Thank you, for the hug. It's a very special one from a very special lady :0) I know we all experience empathy. Perhaps mine remains in over-drive more than is conducive for a bit more healthy stoicism. Hmmm. You know? I think my Grandma Gladys did this. I'm thinking we don't have much say about our temperaments.

Ruth -
As I posted this I thought about you and wondered what your response would be. I knew you would speak with the wisdom of someone who has worked patiently with the elderly who are struggling with issues of aging.
What an enlightened community you live in! What a lovely idea.
It is my hope that there will be "Ruth's" out there for all of us as we make this passage. It may be your job description, but I know you bring more than your skills to your patients - 'caring' heals the body and soul and spirit.

robin andrea said...

These are such touching photos. The eye behind the view-finder is so kind and empathetic. Sometimes I think it is hard not to be melancholy when you take a long look around.

Cathy said...
This comment has been removed by the author.
LauraHinNJ said...

I'm glad you want to reach and hug that little old lady - I would too.

I think the kindest thing we can do for elderly people is to listen to them. They have such wonderful stories to tell and often are so glad to have a new ear to share them with.

Cathy said...

I'm so glad you dropped by to share your observation and kind remark. Yes, I think there is a price to be paid by 'really' looking. But, do we have a choice? How may we live fully if we fail to see? It's always a relief to know that I'm not alone in refusing the rose-colored glasses, though maybe a could use a titch of pink in my myopia-correcting current ones :0)

Laura -
Such wisdom there, yes! I'm headed to my 86 year old mother's Friday and plan to do exactly that: to listen and treasure the moments, her merriment and memories.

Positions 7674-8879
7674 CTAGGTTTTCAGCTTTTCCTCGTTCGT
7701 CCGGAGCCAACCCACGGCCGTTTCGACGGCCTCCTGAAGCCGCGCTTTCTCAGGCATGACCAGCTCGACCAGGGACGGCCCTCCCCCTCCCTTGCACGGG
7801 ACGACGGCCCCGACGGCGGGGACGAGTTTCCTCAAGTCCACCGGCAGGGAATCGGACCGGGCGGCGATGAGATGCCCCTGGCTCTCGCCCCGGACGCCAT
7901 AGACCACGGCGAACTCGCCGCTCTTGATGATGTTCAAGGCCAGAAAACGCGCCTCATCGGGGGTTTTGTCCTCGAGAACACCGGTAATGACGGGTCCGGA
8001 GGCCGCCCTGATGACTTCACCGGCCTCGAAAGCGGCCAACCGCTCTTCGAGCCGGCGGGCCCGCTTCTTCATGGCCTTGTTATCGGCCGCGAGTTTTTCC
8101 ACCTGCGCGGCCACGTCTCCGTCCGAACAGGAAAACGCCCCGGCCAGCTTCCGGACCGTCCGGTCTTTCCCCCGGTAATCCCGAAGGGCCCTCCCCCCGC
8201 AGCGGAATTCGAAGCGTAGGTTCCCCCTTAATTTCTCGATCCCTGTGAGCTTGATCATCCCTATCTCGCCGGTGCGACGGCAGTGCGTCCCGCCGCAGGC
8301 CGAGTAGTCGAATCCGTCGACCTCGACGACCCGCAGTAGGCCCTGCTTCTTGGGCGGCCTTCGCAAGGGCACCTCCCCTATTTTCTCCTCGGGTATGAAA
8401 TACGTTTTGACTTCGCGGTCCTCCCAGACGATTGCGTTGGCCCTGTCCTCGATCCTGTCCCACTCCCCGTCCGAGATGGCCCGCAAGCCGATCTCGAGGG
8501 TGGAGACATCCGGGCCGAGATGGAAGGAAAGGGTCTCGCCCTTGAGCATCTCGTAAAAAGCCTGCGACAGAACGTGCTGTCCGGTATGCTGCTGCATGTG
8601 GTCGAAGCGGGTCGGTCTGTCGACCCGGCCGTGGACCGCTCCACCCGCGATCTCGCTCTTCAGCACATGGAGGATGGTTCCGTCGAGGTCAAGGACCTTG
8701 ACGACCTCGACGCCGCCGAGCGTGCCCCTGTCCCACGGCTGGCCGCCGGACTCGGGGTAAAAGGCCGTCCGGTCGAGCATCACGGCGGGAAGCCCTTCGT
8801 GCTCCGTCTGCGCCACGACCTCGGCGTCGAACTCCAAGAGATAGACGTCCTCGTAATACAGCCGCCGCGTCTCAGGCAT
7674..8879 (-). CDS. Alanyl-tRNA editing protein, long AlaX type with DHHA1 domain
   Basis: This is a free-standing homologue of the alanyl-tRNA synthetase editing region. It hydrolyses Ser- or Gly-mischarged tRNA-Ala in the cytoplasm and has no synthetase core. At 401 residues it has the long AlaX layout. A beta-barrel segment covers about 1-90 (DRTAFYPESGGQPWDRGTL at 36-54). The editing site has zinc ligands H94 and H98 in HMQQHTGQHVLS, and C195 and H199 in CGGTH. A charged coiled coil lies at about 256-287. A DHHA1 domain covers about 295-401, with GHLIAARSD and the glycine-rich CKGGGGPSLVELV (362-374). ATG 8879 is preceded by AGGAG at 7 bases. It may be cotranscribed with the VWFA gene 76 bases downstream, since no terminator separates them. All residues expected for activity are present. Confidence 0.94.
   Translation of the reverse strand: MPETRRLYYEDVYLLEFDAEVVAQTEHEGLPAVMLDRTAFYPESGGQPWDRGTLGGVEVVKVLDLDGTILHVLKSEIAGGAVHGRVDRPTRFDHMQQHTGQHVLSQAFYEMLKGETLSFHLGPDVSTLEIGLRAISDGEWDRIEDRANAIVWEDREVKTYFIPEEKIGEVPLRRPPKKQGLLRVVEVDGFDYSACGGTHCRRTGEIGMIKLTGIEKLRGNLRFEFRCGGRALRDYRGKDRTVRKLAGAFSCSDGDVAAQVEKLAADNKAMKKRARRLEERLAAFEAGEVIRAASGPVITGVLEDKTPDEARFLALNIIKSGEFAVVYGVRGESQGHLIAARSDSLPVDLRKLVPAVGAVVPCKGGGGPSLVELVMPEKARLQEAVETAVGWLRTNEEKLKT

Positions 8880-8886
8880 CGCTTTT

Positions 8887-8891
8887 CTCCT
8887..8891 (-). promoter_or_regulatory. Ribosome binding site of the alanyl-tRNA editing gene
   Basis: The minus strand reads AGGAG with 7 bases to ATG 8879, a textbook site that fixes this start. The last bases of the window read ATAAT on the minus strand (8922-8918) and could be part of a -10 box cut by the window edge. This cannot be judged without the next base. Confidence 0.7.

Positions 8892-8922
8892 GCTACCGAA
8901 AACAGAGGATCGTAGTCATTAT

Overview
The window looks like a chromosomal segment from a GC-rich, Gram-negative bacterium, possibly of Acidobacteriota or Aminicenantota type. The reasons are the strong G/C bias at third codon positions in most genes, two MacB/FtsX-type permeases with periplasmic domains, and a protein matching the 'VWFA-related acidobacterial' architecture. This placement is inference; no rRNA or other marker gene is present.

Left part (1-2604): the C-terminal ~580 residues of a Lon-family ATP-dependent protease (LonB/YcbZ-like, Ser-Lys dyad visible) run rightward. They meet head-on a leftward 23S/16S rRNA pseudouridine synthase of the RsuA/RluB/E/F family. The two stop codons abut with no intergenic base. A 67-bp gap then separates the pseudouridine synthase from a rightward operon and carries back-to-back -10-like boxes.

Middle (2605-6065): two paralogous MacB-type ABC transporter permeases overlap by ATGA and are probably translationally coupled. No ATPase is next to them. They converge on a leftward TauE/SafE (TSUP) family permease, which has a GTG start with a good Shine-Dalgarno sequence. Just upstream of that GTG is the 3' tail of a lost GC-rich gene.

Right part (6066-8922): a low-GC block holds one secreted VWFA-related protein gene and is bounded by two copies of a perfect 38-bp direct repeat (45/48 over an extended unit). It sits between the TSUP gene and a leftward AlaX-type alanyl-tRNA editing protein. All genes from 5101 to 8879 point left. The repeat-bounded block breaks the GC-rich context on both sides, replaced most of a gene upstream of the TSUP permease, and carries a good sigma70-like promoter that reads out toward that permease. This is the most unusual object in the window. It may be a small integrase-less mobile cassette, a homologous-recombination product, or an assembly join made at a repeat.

I drive elderly blind women to monthly meetings. Their stories charm me. Their determination to keep going gives me hope as I watch the human spirit surmounting losses of every kind.

Patrice said...

Beautiful, Cathy. Your keen sense of observation and your compassionate heart tell a story (poem) most of us would never see. Thank you for sharing this with us.

Pam said...

Your heart truly is tender and warm, this is a lovely post.

It has been my experience that a little melancholy goes with age from time to time, but if we are 'forward looking' and don't dwell on what cannot be changed, it passes.

Your tribute to these ladies shows how open and kind you are.

Mary said...


Thanks for this lovely post even though I have a knot in my throat. The frail lady could be my own Mother...sadly, she just did not, *or would not*, see anymore. Yes, I can envision you wrapping your arms around her as you are caring. You would have caused her to smile and notice the statue.

You WILL age with an onward and outward attitude, Cathy! There's no other way for you :o)

Melancholy can be a good thing. Look how you have enriched our day by recording your thoughts.


Cathy said...

Patrice -
Thank you, Patrice. I guess it was poem-like in that it needed expression. My poems always seem self-directed like that. You know - 'the lump in the throat, a homesickness ' that Frost mentions as being the source of poetry.